Architecture-Driven Modernization

Architecture-Driven Modernization

Ricardo Pérez-Castillo (University of Castilla-La Mancha, Spain), Ignacio García Rodríguez de Guzmán (University of Castilla-La Mancha, Spain) and Mario Piattini (University of Castilla-La Mancha, Spain)
DOI: 10.4018/978-1-60960-215-4.ch004

Abstract

Legacy information systems can be a serious headache for companies because, on the one hand, these systems cannot be thrown away since they store a lot of valuable business knowledge over time, and on the other hand, they cannot be maintained easily at an acceptable cost. For many years, reengineering has been a solution to this problem because it facilitates the reuse of the software artifacts and knowledge embedded in the system. However, reengineering often fails due to the fact that it carries out non-standardized and ad hoc processes. Currently, software modernization, and particularly ADM (Architecture-Driven Modernization), standardized by the OMG, is proving to be an important solution to that problem, since ADM advocates carrying out reengineering processes taking into account the principles and standards of model-driven development. This chapter provides an overview of ADM and shows how it allows legacy information systems to evolve, making them more agile, preserving the embedded business knowledge, and reducing maintenance costs. Also, this chapter presents the software archeology process using ADM and some ADM success stories.
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Introduction

According to the Lehman’s first law, an information system must continually evolve or it will become progressively less suitable in real-world environments (Lehman et al., 1998). Indeed, companies count on a vast number of large legacy systems which are not immune to software erosion and software ageing, i.e., legacy information systems that become progressively less maintainable (Polo et al., 2003). Nevertheless, software erosion is due to maintenance itself and the evolution of the system over time. It is possible to measure this erosion using different metrics (Visaggio, 2001), e.g., dead code, clone programs, missing capacities, inconsistent data and control data (coupling), among others.

The successive changes in an information system degrade its quality, and thus, a new and improved system must replace the previous one. However, the wholesale replacement of these systems from scratch is risky since it has a great impact in technological, human and economic terms (Koskinen et al., 2004; Sneed, 2005). The technological and human point of view is affected since replacement would involve retraining all the users in order to understand the new system and the new technology, or the new system may lack specific functionalities that are missing due to the technological changes. Moreover, the economic point of view is also affected since the replacement of an entire legacy system implies a low Return of Investment (ROI) in that system. In addition, the development or purchase of a new system could exceed a company’s budget.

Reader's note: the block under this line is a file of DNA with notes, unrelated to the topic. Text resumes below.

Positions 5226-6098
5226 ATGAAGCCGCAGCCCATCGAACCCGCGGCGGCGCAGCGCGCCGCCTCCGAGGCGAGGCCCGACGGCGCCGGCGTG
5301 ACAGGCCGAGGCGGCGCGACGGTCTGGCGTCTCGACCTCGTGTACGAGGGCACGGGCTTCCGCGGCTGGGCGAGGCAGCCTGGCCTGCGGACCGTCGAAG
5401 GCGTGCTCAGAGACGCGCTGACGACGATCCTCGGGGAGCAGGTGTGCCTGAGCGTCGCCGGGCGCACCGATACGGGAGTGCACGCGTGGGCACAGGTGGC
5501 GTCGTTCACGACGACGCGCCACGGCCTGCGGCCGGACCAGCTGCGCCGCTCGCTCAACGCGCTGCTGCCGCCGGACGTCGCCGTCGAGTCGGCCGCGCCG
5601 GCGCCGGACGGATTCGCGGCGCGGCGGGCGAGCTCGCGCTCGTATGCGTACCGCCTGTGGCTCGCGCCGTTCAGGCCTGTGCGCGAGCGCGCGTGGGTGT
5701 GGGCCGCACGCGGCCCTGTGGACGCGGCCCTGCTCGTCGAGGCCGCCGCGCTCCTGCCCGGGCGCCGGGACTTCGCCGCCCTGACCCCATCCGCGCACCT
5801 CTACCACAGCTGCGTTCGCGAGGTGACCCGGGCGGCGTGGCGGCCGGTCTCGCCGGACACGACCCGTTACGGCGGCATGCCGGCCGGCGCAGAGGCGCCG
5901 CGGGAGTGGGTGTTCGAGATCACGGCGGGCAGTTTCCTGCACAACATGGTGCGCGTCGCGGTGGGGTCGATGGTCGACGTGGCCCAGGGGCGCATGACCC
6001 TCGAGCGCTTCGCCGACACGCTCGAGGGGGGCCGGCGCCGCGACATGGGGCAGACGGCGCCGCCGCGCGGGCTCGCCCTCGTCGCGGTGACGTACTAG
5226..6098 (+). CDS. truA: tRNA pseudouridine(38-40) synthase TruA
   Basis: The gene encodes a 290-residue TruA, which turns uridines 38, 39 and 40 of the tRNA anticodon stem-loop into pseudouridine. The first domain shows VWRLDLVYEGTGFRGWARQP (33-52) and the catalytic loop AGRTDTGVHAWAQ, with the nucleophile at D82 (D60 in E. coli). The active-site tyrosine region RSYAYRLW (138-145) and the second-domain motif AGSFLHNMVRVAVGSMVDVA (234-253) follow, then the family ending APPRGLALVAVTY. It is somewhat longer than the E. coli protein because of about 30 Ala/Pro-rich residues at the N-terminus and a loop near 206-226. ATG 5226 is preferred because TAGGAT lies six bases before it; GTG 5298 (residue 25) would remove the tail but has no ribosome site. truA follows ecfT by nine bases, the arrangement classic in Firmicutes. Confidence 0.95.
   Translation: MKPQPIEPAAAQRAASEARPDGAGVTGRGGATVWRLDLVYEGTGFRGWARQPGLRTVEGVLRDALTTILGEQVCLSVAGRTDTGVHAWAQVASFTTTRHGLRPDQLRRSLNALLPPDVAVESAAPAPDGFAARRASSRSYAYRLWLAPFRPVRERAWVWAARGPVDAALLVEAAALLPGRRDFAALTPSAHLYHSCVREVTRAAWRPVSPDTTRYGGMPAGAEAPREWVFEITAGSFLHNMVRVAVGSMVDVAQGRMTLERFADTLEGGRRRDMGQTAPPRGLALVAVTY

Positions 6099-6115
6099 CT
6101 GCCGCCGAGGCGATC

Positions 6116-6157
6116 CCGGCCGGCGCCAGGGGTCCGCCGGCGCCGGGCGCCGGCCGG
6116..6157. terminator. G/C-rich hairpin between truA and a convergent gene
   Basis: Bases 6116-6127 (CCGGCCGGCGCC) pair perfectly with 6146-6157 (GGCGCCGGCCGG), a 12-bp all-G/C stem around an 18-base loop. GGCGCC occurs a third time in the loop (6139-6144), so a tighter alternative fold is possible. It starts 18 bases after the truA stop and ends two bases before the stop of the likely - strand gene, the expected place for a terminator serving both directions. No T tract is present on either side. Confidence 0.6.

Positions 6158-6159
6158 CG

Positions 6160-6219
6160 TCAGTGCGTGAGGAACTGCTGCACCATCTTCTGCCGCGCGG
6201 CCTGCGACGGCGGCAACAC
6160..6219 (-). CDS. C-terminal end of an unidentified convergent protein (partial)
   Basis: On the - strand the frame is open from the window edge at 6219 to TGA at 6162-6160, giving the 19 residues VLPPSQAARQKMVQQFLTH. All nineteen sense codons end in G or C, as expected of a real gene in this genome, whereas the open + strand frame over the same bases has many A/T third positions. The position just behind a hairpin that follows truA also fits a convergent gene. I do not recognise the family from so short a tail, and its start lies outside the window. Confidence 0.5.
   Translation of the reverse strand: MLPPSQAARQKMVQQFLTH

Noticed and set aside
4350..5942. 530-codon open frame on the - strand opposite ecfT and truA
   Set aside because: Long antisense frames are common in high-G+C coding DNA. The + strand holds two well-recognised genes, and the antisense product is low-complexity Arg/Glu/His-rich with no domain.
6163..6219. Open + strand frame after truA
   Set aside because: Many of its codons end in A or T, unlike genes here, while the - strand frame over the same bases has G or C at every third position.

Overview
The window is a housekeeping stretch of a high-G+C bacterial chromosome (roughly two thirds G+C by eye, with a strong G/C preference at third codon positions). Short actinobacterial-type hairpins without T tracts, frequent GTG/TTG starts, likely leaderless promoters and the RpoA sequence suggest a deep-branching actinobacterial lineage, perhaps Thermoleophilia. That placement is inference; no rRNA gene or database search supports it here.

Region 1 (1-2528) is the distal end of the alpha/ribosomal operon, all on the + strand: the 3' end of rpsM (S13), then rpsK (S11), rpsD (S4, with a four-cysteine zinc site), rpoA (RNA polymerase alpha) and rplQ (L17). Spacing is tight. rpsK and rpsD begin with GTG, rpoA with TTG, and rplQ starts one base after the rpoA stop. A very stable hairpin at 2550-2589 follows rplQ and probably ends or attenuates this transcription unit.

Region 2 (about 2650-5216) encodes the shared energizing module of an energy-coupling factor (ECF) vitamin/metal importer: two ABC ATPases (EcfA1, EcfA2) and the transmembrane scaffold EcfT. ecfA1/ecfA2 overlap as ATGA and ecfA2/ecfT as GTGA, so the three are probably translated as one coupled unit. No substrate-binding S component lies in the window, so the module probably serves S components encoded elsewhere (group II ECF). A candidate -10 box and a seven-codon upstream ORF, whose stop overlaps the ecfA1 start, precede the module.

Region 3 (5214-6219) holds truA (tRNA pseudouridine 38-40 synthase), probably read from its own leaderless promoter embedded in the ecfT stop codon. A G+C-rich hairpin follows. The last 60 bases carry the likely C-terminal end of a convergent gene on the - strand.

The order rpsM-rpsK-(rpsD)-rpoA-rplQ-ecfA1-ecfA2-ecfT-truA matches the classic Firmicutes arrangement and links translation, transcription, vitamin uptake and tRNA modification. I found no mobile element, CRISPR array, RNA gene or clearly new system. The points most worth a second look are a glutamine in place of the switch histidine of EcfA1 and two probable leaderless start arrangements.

For example, let us imagine a transmission belt in a car engine which deteriorates over use and over time. When this piece is damaged, it must be replaced, and then the engine operates normally. This example is easy, but an information system used in a company is more difficult. When this system ages, it cannot simply be replaced by another new system for two important reasons: (i) a belt costs a few dollars while an enterprise information system costs thousands of dollars, but in addition (ii) the aged system embeds a lot of business knowledge over time that is lost if it is replaced, thus the company with a new system may not operate normally like the car engine.

When companies are faced with the phenomenon of software erosion, evolutionary maintenance is a better solution to obtain improved systems, without discarding the existing systems, thus minimizing the software erosion effects. Evolutionary maintenance makes it possible to manage controllable costs and preserves the valuable business knowledge embedded in the legacy system, since 78% of maintenance changes are corrective or behaviour-preserving (Ghazarian, 2009).

Over the last two decades, reengineering has been the main tool for addressing the evolutionary maintenance of legacy systems (Bianchi et al., 2003). Reengineering preserves the legacy knowledge of the systems and makes it possible to change software easily, reliably and quickly, resulting in a maintenance cost that is also tolerable (Bennett et al., 2000).

The reengineering is the examination and alteration of a subject system to reconstitute it in a new form and the subsequent implementation of the new form […] This may include modifications with respect to new requirements not met by the original system.(Chikofsky et al., 1990)

Nevertheless, a 2005 study states that over 50% of reengineering projects fail (Sneed, 2005). This is due to the fact that in most cases the reengineering usually has two main problems when dealing with specific challenges at this point in time:

  • the reengineering of large complex legacy information systems is very difficult to automate (Canfora et al., 2007), therefore the maintenance cost grows significantly.

  • the traditional reengineering processes lacks formalization and standardization (Kazman et al., 1998), and thus different reengineering tools that address specific tasks in the reengineering process cannot be integrated or reused in different reengineering projects.

For these reasons, the software industry is demanding reengineering processes that enable the evolutionary maintenance of legacy systems in an automatic and standardized way. The typical reengineering concept has shifted to so-called Architecture-Driven Modernization (ADM) as a solution to those demands.

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